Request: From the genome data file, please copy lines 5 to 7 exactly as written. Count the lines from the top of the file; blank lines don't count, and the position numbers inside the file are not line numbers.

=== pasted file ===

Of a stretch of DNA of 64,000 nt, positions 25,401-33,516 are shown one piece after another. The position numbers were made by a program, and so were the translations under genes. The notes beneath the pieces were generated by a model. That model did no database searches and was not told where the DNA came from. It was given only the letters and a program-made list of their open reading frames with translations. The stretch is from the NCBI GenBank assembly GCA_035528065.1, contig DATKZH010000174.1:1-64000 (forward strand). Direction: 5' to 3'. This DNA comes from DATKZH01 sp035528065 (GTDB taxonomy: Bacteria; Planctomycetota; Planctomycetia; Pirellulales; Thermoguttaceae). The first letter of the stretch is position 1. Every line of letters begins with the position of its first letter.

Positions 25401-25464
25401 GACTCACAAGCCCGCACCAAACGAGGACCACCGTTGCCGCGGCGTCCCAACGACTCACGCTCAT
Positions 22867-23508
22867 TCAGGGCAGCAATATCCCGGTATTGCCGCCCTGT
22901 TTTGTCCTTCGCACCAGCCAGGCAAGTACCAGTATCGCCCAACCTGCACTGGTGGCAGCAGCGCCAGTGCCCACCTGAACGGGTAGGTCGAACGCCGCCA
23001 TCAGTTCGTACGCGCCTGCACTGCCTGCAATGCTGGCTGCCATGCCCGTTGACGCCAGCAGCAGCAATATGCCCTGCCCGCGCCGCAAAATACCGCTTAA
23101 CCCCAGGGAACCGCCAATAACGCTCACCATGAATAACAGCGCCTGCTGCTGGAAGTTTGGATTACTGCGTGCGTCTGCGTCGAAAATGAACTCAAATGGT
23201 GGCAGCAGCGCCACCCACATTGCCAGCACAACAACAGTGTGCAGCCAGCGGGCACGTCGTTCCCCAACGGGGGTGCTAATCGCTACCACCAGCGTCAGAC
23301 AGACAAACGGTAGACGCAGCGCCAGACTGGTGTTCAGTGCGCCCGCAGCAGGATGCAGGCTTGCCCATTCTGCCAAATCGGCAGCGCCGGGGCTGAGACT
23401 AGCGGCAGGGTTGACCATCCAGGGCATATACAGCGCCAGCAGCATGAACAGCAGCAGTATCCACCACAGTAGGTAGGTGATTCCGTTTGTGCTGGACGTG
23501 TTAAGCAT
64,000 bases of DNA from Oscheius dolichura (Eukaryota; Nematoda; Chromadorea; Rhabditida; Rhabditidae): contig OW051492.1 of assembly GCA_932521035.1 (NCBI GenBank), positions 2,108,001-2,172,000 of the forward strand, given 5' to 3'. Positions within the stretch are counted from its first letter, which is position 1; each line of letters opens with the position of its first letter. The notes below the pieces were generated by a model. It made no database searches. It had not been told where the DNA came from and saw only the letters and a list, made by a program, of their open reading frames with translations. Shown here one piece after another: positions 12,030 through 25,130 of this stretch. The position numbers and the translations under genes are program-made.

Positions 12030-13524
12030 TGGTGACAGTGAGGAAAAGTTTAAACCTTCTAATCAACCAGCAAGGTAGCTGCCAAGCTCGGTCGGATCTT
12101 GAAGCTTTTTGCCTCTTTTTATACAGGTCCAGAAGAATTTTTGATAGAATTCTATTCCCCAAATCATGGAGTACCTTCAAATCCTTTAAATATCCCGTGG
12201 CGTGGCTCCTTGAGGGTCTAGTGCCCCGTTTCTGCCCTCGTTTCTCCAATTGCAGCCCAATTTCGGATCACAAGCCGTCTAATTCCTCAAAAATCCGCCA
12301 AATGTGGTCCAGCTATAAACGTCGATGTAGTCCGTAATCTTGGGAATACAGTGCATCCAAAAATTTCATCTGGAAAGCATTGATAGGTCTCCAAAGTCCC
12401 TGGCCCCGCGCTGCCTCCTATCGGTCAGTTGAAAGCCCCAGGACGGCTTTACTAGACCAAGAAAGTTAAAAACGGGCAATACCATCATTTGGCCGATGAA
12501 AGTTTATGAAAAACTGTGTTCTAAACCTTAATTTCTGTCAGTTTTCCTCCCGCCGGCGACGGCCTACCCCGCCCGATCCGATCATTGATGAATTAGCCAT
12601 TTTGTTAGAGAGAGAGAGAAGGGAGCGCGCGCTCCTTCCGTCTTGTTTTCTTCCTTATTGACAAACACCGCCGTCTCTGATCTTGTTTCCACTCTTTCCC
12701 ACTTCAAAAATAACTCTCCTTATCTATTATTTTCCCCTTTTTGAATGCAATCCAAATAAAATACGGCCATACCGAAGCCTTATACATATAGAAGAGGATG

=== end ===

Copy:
22867 TCAGGGCAGCAATATCCCGGTATTGCCGCCCTGT
22901 TTTGTCCTTCGCACCAGCCAGGCAAGTACCAGTATCGCCCAACCTGCACTGGTGGCAGCAGCGCCAGTGCCCACCTGAACGGGTAGGTCGAACGCCGCCA
23001 TCAGTTCGTACGCGCCTGCACTGCCTGCAATGCTGGCTGCCATGCCCGTTGACGCCAGCAGCAGCAATATGCCCTGCCCGCGCCGCAAAATACCGCTTAA